Ilford Joy Award


Ilford Joy Award, winning portfolio image; © Ian Poole 1975.

Winning a major photography award is a BIG moment in any one’s life; but particularly when you have made the leap of faith and tossed in a regularly paying job and moved into the business world with your own little enterprise.


Test shoot; © Ian Poole, 1975.

Such was the case when I won the Queensland section of the Ilford Joy Award (….in 1975).

The competition called for a themed set of four images illustrating the award’s title.  Having a brand new girl friend who was a model – the joy was all mine, trust me!  As I was busy promising to make her rich and famous, this Award could go a long way towards quantifying my modeling proposal.  Ilford FP4 film shot through my Hasselblad 500CM with an 80mm f2.8 T* Zeiss Planar and a 150mm f4 CF T* Zeiss Sonnar, and processed in ID-11; I was on my way.  Following a test shoot, which involved a longish drive in the country, it was decided to re-convene in a park near my Studio; which had a large old tree that had previously been used for portrait shoots.  See, I was learning – young attractive model contrasting with gnarled rough textured tree trunk for comparison.  A no-brainer.  I am on fire.


Ilford Joy Award, winning portfolio image; © Ian Poole, 1975. (note 2 notches left side of image)

In defense of the fashions portrayed in these (prize winning) images, it must be said that it was contemporary uber-stylish, which could only enhance my photographic presentation.  Well, I suspect that my ability was eclipsed by the fashion.  Denise had a better touch in this regard, and I was at the start of a very steep learning curve, photographically speaking.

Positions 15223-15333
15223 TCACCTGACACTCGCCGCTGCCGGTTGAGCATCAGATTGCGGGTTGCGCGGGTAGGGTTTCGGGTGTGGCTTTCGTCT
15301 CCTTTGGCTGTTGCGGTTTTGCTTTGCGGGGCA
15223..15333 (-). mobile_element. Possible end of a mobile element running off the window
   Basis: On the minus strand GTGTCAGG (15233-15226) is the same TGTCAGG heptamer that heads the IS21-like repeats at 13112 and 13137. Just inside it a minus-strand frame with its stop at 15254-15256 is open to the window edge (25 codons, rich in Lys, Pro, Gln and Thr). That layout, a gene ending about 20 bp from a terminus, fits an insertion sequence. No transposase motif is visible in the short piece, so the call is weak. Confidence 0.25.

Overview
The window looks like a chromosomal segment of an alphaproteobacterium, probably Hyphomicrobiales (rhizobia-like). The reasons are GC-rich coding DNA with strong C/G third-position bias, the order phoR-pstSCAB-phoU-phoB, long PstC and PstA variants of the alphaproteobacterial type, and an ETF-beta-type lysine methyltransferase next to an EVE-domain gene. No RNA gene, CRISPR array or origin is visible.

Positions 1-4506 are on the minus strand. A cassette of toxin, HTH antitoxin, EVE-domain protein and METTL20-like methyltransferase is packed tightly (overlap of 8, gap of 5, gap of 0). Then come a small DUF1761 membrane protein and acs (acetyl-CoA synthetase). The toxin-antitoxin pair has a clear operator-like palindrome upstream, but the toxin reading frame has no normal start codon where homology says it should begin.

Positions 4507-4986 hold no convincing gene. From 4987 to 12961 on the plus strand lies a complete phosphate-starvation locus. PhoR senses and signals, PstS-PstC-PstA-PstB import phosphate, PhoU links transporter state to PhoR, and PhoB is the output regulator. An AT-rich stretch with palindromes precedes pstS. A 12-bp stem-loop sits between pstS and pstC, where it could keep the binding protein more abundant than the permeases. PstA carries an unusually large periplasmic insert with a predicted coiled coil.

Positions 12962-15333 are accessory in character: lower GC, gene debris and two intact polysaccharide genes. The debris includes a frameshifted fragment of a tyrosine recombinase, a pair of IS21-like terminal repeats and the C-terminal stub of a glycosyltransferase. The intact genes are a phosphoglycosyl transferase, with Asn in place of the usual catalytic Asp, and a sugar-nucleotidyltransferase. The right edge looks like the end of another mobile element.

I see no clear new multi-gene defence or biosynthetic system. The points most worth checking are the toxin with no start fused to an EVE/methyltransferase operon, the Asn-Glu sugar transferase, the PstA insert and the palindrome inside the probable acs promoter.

Ilford Joy Award, winning portfolio image; © Ian Poole, 1975.

Of a technical note, all my images were printed full frame in the square format – showing my great knowledge of the art maxim that indicated “this image is not cropped, but presented as the author saw and exposed the negative“.  I knew this type of deep and sensitive knowledge of photographic art would sway the Judges.  I further knew that by including the traditional double V notches on the left side of the print, the Judges would respect my wise and astute investment into the Hasselblad system.

The naivete of the Boy Photographer is almost touching.

Denise Moran from Sabcar Model Agency was the joyful subject of this exercise; and doubtless I am indebted to her for swaying the Judges into giving me my first valuable prize in photography.


This prize stayed in my possession long enough to be photographed, and then rushed to the bank where it was desperately needed!; © Ian Poole

6 thoughts on “Ilford Joy Award

    • Cold hard cash (even in the form of a cheque), was certainly appreciated. Even more so than the honour and the glory – but of course this was pre-social media days.


  1. The naive boy photographer was not wrong. The Joy portfolio and thoughts behind were perfectly in accord with the zeitgeist of the times. And the $100 was amply and honestly earned; no cringe factor is merited.

    Frankly I can’t think of a professional photographer today who would replicate this shoot in all its technical details; let alone for $100.


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